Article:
Eyewitness Error

Eyewitness error was a contributing factor in 72% of convictions overturned through DNA testing. Research shows that human memory is very malleable. The circumstances of a crime can limit a witness’s ability to remember details of the scene accurately, including the physical characteristics of the perpetrator. Law enforcement procedures for having a witness identify a suspect can influence the witness’s memory about the perpetrator. So although eyewitness identifications can be very persuasive to a judge or jury, they may be unreliable. Certain identification procedures are less likely to influence a witness than others. NCIP supports the use of those evidence-based practices that reduce eyewitness error.

A Sample Case

NCIP exoneree Maurice Caldwell was misidentified by an eyewitness who was influenced by law enforcement during questioning after the crime and spent 20 years in prison, wrongfully convicted.

In 1991 Mr. Caldwell was wrongfully convicted of second-degree murder for a shooting that occurred in his neighborhood. A witness of the shooting who lived next door to Mr. Caldwell first told police that no one from her neighborhood had committed the crime. Police later took Mr. Caldwell to the witness’s apartment where she saw him as a potential suspect. She later identified Mr. Caldwell in a photo lineup, saying that he was the shooter she saw under the lamppost. Police had no physical evidence linking Mr. Caldwell to the crime, but did have witness statements confirming his innocence. Mr. Caldwell was convicted based solely on the faulty testimony of his next door neighbor, who could not have seen from her window the features of the shooter under the lamppost.

Evidence-Based Practices

In 2014 the National Academy of Sciences published a report summarizing the research on eyewitness identification and recommending practices that studies show improve accuracy. The report acknowledges efforts by law enforcement to implement evidence-based practices, but also emphasizes that these efforts have not been uniform or adequate.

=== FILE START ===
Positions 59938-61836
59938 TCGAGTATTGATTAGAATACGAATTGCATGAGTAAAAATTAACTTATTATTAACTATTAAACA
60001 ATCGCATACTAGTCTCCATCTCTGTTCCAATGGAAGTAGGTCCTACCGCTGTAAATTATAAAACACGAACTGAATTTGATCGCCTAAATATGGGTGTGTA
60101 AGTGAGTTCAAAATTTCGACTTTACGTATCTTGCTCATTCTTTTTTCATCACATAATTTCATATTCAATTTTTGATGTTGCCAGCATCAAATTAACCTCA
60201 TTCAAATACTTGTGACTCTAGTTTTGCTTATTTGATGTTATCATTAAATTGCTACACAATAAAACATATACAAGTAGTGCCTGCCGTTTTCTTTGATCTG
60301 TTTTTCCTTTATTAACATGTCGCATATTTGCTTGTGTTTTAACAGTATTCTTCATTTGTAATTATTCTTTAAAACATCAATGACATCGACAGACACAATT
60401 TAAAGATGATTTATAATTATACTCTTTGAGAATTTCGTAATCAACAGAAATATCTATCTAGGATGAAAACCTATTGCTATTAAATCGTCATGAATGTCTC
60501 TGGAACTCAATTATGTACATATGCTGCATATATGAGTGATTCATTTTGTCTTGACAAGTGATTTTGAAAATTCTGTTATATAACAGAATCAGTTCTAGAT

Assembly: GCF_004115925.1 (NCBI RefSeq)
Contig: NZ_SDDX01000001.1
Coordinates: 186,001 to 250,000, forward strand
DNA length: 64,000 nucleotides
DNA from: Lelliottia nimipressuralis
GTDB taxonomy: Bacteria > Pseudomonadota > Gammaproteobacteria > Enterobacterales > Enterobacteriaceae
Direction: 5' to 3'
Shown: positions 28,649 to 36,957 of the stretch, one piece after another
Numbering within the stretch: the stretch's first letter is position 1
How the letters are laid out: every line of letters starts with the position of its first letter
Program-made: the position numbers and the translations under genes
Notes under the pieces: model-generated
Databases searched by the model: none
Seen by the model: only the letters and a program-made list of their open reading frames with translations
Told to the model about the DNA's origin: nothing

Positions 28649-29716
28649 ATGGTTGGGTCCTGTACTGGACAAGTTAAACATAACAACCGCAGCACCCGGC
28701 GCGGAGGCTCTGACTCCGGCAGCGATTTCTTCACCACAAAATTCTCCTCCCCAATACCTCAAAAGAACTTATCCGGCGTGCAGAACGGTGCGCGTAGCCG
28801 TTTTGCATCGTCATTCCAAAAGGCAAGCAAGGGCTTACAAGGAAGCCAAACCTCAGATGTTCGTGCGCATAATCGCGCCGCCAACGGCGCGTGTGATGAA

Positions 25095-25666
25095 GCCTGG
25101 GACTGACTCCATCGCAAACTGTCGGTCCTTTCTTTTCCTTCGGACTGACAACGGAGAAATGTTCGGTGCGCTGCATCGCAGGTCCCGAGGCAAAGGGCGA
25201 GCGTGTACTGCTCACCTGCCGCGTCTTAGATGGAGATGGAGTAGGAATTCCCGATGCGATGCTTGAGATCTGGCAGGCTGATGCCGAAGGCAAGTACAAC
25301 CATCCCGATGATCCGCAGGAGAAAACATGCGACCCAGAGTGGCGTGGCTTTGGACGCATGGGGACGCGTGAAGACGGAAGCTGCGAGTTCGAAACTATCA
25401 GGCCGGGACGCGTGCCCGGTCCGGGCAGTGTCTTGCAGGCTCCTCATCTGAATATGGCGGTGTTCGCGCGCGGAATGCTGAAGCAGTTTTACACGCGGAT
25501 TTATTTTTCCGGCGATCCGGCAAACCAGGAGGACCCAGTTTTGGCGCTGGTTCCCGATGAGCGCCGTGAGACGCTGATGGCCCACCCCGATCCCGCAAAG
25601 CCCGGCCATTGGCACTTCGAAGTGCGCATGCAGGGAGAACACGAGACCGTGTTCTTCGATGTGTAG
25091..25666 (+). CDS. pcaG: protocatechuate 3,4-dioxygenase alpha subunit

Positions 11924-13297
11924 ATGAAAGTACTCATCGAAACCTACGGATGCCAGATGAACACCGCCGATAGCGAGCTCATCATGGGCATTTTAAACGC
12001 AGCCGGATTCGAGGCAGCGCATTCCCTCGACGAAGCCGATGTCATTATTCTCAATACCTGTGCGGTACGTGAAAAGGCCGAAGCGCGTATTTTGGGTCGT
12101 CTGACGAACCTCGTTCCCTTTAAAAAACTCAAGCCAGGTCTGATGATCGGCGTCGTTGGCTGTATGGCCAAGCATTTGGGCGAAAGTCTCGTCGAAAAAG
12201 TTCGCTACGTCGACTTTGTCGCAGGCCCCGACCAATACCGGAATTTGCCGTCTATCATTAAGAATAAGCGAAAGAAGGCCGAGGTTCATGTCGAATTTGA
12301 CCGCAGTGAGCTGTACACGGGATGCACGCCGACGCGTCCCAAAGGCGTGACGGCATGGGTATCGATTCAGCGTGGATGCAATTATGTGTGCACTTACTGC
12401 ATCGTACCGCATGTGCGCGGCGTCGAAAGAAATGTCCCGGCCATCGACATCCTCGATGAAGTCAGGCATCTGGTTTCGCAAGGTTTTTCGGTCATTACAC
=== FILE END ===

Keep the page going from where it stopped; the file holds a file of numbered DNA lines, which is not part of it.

Evidence-based eyewitness identification practices include:

  • Blind administration—The officer conducting the line-up does not know who the suspects are.
  • Witness instructions—The witness is told that the perpetrator may not be in the line-up at all.
  • Confidence statements—The witness’s level of confidence in the identification is documented.
  • Good fillers—The other people in the line-up have similar characteristics as the suspect.
  • Recording the identification process—A recording of the identification can verify practices used.

Only fourteen states have implemented statewide evidence-based eyewitness identification practices through legislative reforms, court actions or policy directives. California is not one of them, although some individual jurisdictions in the state have implemented these practices, including Alameda, San Francisco, San Mateo, and Santa Clara Counties.

Policy Reform

NCIP supports statewide implementation of evidence-based eyewitness identification practices in California. We hold symposia and trainings on eyewitness identification and partner with law enforcement and other criminal justice organizations to educate and inform about the benefits of evidence-based eyewitness identification practices.